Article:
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Covid 19

Combating Covid: 8 lessons from the Ebola outbreak

People in Ireland are experiencing something they have never experienced before. The Coronavirus has changed our lives. People are fearful and trying to adjust to a new reality of staying away from friends and family.

For some countries in Africa, this virus is bringing back traumatic memories of the Ebola outbreak. The social distancing measures we are trying to get used to were part of daily life for several years.

Trócaire’s programmes saved many lives during the Ebola outbreak. In the weeks and months ahead, we will be protecting some of the world’s poorest people from the Coronavirus.

Here are eight things the Ebola outbreak taught us.


1. This isn’t just medical

When Ebola struck, many thought it needed a purely medical response. In fact, the social response was vital for reducing transmissions. We need to teach people how to protect themselves. Hand washing, keeping apart, stopping physical contact. This is how viruses are defeated. Trócaire works in communities that are remote and cut-off from central governments. We will play a key role in bringing these messages to them.

2. Elders and Church leaders have an important role to play

Governments and international organisations are not always trusted. When Ebola struck, rumours spread that governments and international aid agencies were to blame. In some cases, medics were attacked. That is why engaging with community elders and Church leaders is so important. They have the trust of the people. Failing to engage them has very serious consequences – if they are not informed of the facts, they can spread the wrong information.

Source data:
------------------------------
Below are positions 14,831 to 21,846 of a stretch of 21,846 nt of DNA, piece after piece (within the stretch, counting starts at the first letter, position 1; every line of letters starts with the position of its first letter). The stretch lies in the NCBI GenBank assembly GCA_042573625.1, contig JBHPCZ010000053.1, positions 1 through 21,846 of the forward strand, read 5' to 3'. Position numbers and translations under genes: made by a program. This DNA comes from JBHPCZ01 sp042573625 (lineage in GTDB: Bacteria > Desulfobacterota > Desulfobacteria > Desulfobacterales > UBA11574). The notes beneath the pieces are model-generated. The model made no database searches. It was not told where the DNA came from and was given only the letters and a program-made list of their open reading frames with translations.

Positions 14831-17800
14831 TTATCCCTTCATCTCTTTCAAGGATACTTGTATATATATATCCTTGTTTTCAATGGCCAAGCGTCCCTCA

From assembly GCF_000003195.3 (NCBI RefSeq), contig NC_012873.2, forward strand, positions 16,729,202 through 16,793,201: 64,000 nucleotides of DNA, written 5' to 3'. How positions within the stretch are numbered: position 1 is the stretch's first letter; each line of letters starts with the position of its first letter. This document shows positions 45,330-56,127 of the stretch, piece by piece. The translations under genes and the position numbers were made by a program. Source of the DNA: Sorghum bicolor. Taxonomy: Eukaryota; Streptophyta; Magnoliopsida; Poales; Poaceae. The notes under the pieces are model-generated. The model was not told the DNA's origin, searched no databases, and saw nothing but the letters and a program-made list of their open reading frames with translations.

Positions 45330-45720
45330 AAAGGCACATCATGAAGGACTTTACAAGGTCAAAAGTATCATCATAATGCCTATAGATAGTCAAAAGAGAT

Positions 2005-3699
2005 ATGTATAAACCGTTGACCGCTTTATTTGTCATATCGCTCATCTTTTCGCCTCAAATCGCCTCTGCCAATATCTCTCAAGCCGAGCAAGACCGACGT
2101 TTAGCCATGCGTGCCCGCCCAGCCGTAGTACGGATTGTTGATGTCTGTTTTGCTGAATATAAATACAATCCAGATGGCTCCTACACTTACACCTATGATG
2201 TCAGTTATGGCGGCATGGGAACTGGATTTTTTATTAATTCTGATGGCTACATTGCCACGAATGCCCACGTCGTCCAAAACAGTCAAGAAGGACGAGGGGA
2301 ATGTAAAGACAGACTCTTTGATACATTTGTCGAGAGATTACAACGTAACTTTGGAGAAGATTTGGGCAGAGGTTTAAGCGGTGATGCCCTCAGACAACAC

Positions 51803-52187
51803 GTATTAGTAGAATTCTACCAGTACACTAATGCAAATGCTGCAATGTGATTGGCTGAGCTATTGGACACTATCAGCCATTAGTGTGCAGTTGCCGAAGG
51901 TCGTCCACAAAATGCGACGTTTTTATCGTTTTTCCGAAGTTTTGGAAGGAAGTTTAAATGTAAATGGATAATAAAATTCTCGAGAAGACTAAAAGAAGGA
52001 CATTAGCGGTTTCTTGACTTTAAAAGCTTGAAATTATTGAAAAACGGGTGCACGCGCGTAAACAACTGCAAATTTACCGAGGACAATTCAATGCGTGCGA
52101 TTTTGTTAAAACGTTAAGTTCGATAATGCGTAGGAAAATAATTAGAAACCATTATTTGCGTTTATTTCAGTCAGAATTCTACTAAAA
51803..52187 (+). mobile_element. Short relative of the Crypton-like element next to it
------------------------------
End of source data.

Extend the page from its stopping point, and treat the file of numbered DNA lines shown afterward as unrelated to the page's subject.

3. People in self-isolation need support

People will be quarantined or asked to self-isolate. That is difficult enough in Ireland, where people have government income support. But in many countries, self-isolation means no income and no food. Trócaire will play an important role in supporting them. During the Ebola outbreak in Sierra Leone, we provided weekly quarantine packs. These included food, solar chargers, radios and batteries. These are a lifeline and allow people to stay in self-isolation.

4. Other illnesses still exist

During the Ebola outbreak, many people died from treatable illnesses because the health services were overwhelmed. Many did not want to attend a clinic for fear of contracting ebola. This is likely to be the case again. People with underlying illnesses such as HIV will still need care. In places like Somalia, Trócaire’s health centres treat thousands of people each day. This work will have to continue.

5. Information, information, information

One of the biggest challenges during Ebola was the management of information. People need to know what the current situation is and how do get help. We established information kiosks. These kiosks were places where people could go to get the information they needed. That was crucial.

6. Stigma leads to conflict

People who have the illness can be stigmatised. Many were blamed for bringing the virus into communities. Information and knowledge is key to battling this. Communities and individuals need support during and after the crisis to reduce stigma, tension and conflict.

7. Support local organisations

Many countries have closed their borders. International organisations won’t be able to get in. Many international staff have already left to look after loved ones in their own homes. Local organisations will lead the fight against the Coronavirus. Our role as an Irish agency is to support them.

8. This will end

When you’re in the middle of a crisis, it can be hard to see a way out. How will this ever end? It’s important to always remember: this will end. Sierra Leone is ebola-free. The last Ebola patient in DR Congo was recently released from care. Ebola was defeated, and so too will be the Coronavirus. This will end.


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